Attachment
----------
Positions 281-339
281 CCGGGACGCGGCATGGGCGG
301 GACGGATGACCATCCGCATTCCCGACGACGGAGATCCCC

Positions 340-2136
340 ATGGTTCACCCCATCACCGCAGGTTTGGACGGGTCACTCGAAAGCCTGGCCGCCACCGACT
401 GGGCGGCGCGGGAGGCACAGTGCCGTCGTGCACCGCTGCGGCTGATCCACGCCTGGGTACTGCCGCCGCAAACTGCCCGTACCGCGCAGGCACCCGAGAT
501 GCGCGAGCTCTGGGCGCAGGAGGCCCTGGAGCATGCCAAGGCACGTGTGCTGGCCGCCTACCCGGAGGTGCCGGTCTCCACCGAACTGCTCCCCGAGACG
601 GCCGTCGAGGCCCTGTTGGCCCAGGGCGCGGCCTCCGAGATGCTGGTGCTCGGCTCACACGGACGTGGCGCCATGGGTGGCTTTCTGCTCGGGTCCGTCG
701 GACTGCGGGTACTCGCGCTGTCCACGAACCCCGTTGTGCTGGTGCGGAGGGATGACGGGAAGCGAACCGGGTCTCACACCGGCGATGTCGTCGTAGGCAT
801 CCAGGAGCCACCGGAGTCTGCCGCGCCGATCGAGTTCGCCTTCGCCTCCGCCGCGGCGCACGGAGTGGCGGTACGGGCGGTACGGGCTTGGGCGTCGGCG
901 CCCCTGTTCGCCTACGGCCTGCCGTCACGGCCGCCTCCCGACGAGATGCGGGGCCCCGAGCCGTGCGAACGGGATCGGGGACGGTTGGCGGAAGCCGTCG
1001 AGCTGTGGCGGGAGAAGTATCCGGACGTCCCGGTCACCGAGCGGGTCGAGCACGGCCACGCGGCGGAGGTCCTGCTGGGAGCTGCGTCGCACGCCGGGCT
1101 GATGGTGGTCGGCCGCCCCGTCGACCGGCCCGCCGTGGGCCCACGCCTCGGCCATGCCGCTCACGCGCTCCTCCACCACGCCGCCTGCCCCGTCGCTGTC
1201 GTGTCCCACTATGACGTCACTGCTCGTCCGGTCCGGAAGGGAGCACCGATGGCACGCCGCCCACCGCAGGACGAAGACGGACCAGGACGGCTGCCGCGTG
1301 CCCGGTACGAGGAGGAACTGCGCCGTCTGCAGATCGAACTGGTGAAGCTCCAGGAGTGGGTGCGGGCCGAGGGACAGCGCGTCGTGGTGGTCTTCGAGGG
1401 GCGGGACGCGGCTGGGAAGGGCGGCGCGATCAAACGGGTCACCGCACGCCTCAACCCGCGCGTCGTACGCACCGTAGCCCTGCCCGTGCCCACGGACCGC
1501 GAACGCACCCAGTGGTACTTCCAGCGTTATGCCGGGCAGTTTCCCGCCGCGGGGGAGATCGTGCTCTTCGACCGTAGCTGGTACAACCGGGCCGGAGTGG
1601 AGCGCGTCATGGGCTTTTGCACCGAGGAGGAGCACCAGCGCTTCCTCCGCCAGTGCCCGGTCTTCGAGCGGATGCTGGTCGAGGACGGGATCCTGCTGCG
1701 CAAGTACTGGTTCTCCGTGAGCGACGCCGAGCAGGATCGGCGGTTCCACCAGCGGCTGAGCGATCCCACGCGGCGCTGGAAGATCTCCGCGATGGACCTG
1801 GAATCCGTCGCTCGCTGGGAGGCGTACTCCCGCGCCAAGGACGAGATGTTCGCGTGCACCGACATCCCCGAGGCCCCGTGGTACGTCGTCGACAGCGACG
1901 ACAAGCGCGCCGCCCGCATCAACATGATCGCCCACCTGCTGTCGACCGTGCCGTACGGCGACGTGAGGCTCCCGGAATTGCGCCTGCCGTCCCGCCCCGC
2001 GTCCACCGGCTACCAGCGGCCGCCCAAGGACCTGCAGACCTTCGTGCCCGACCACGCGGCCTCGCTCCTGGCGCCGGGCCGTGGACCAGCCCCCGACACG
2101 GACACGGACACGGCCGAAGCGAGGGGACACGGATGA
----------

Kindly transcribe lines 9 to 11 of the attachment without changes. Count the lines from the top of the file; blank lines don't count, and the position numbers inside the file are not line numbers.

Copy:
701 GACTGCGGGTACTCGCGCTGTCCACGAACCCCGTTGTGCTGGTGCGGAGGGATGACGGGAAGCGAACCGGGTCTCACACCGGCGATGTCGTCGTAGGCAT
801 CCAGGAGCCACCGGAGTCTGCCGCGCCGATCGAGTTCGCCTTCGCCTCCGCCGCGGCGCACGGAGTGGCGGTACGGGCGGTACGGGCTTGGGCGTCGGCG
901 CCCCTGTTCGCCTACGGCCTGCCGTCACGGCCGCCTCCCGACGAGATGCGGGGCCCCGAGCCGTGCGAACGGGATCGGGGACGGTTGGCGGAAGCCGTCG